Our ideas about spirituality and our connection to others, the universe, and the world around us vary over time, and, because spirituality is tied to the search for meaning, it becomes an interesting platform for gerontologists and their work with older adults. The two activities in this chapter bring both breadth and depth to the issue of spirituality in the context of end-of-life issues and, specifically, a direct assessment that connects students to their own selves and older adults. In Activity 1, Spiritual Assessment, Beran brings to the classroom a tool that allows students to reflect on their own spirituality and then compare that to an understanding of the broad concept of spirituality. In Activity 2, Exploring Cultural Death Practices Through Group Presentations, Claver and Goeller provide an opportunity for students to become more engaged in considering death and dying and later life in a cultural context.
Your search for all content returned 2 results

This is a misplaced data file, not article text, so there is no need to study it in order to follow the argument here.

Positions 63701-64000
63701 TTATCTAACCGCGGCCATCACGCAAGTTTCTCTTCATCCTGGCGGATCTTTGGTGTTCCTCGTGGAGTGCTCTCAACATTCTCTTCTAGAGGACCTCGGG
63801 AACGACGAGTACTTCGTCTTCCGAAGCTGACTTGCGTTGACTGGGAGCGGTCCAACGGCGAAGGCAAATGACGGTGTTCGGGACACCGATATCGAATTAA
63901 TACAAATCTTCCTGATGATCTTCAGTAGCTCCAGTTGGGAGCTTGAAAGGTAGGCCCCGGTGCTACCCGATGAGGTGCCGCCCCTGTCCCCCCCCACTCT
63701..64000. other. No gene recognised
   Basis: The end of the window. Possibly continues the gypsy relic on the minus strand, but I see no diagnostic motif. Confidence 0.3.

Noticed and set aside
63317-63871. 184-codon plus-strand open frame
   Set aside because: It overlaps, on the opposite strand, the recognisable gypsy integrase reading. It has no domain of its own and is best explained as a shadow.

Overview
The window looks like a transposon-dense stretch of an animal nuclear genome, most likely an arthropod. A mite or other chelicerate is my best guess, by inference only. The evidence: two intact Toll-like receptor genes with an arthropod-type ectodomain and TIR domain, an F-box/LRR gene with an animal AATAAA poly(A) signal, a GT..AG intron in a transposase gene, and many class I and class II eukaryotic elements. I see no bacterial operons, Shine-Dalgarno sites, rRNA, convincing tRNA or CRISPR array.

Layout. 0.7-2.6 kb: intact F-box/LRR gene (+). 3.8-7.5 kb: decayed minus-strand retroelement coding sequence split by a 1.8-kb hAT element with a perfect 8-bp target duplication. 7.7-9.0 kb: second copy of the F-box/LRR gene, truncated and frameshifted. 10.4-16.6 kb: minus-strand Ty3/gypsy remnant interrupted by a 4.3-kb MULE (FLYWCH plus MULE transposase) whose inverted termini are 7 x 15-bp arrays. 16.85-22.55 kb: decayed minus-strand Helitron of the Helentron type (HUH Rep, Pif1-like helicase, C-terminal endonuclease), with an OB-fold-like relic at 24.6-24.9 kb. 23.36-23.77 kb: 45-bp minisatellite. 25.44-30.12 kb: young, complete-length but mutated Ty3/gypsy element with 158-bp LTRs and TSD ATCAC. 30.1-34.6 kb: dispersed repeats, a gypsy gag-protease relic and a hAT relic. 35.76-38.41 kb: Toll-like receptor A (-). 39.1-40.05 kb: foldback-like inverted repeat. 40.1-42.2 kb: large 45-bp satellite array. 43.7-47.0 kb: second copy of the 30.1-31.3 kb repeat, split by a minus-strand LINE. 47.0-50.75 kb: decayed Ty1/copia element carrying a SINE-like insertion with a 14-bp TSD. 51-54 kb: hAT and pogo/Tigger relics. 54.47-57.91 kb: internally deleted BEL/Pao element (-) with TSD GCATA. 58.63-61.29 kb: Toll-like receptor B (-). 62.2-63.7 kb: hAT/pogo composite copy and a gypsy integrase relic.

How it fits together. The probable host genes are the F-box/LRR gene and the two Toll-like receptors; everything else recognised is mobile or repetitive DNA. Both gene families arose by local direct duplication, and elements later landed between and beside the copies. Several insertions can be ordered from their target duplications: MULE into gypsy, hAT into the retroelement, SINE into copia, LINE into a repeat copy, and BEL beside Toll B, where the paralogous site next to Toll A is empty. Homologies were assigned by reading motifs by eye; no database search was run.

Diverse components of the aging networks have been involved in research, education, and practice in the area of emergency and disaster planning. This chapter covers a broad array of topics related to the well-being and the rights of older adults, including elder justice, the Ombudsman program, and legal assistance. It is important to view the supports for older adults from the perspective of empowerment and autonomy rather than from where we have been in the past with programs that foster dependence and operate from a paternalistic attitude about aging, including the view that professionals know what is best and, at the very least, someone other than the older adult knows what is right and what is needed. The aging networks can achieve this by promoting programs that are “active aging” focused and grounded in the social determinants of health as the organizing principle.